Walking in the High Atlas, Morocco

Separating the Mediterranean and Atlantic side of Morocco from the vast Sahara Desert, the High Atlas Mountains stretch in a diagonal across the country for almost 1,000km. To the north lies the Middle Atlas, easily reached on day hikes from Fez and Meknes, while to the south is the Anti-Atlas, but the High Atlas forms Morocco’s magnificent spine – which is why the Berbers refer to them as Idraren Draren, Mountains of Mountains.
This is a wild, harsh landscape, with a dozen peaks over 4,000m and numerous rivers, flowing north towards Marrakech and creating a network of fertile valleys. Despite the remote and tough conditions here – the elevated slopes and passes of the High Atlas can see snow from November into late March – the region has long been inhabited by Berber people, whose flat-roofed, earthen homes blend into the mountainsides, fringed by terraced gardens and orchards of almond, walnut and apricot trees. In fact, it’s the presence of the warm and friendly Berber that makes walking in Morocco so special. Your walking guide will help translate, but sign language and simple French are often enough for a chat, while a night in a lodge or home is a wonderful way to experience Berber hospitality, food and traditional life.

The Western High Atlas

The western segment of the High Atlas range is the oldest, and home to mighty Jebel Toubkal which, at 4,167m, can be seen from Marrakech. It lies within Toubkal National Park, which soaks up many visitors to the High Atlas. The Ourika Valley is popular with day visitors from Marrakech. The neighbouring Imlil Valley is much used by trekkers heading for the summit of Toubkal, while the Azzaden is a quieter but equally beautiful counterpart. There are so many trails in this region, from the strenuous trek up to Toubkal to easy, short walks in the foothills, that you can easily match walks to your fitness and experience.
Head just a little way west of Mount Toubkal and you’re into the western fringes of the High Atlas Mountains, an area that’s well worth exploring. Further off the tourist trail than the Toubkal region, this section is quieter and typically warmer, too. The landscape is beautifully green and fertile, with valleys full of date, almond, walnut and olive trees and wildflowers everywhere in spring. Trekking here is more gentle than in the Toubkal area, but no less magical. In the Tichka plateau, for instance, you’ll find highland meadows ringed with peaks where Berber shepherds graze their flocks in summer. The highest summits are Imaradene (3,351m) in the west and Amendach (3,382m) in the east, both excellent viewpoints over the plateau.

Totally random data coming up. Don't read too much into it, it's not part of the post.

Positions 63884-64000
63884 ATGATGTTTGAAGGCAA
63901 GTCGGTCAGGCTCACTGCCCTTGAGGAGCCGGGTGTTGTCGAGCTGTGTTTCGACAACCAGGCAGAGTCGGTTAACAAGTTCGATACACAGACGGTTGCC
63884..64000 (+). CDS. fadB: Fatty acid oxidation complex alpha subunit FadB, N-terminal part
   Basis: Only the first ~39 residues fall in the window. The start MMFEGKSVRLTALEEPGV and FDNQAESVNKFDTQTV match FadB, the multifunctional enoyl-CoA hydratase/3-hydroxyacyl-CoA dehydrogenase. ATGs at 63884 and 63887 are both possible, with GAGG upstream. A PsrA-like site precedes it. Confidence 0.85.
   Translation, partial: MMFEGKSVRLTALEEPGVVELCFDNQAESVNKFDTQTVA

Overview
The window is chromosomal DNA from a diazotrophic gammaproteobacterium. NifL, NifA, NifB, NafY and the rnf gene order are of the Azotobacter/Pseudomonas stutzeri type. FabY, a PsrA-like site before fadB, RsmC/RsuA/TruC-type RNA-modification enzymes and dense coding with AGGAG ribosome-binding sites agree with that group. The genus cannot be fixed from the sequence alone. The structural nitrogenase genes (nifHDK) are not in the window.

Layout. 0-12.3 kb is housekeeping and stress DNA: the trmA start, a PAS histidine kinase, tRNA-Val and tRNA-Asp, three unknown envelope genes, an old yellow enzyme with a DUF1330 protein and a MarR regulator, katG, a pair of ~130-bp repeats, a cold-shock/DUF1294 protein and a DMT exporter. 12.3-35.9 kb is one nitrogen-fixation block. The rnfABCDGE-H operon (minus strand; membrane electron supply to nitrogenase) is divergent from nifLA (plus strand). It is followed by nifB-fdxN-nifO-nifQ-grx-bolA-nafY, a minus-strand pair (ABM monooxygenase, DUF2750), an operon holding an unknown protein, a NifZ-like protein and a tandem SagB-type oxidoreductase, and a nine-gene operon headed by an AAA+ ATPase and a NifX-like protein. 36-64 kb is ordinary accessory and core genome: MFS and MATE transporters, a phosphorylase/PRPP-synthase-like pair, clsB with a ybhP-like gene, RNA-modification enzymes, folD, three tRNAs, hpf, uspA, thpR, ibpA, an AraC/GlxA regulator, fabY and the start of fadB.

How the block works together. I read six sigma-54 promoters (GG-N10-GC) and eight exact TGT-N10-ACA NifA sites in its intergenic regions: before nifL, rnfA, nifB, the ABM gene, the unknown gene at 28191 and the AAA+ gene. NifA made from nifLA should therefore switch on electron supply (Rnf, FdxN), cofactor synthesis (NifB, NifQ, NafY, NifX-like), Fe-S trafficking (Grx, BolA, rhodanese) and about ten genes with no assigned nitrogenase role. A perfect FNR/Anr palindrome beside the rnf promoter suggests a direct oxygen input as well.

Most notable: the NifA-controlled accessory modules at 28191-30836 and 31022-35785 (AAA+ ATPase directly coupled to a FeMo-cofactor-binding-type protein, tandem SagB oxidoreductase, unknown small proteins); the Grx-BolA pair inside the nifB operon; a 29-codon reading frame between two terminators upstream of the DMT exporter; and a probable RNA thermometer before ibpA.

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Central High Atlas

The Central High Atlas is more remote than the Toubkal region and features dramatic rock formations, ridges and deep gorges of red and orange stone, carved out by erosion. There are secluded valleys here, including Aït Bougomez, Aït Bououli and Aït Blel and remote Berber villages, some with architecture in a style found only here, in Yemen and Afghanistan.
Here, the M’Goun Massif towers over the landscape, the second highest peak in North Africa after Toubkal. It sits between the Sahara and the central plains and, while most people aim to summit Toubkal, getting to the top of M’Goun Massif is arguably more demanding, with longer trekking distances and variable Sahara weather patterns. Trekking here takes you deep into untouched regions of the Atlas Mountains, for a real glimpse of mountain community culture. You’ll walk well beyond the reach of vehicles, so you’ll need a guide and the help of mules and muleteers, too.
Written by Joanna Simmons
Photo credits: [Page banner: Andres Fongen] [Introduction: gailhampshire] [Paragraph 2: Anders Fongen] [Imlil: Por los caminos de Málaga] [Tichka plateau: Mike Prince] [Central High Atlas: wonker] [M'Goun: ::ErWin ]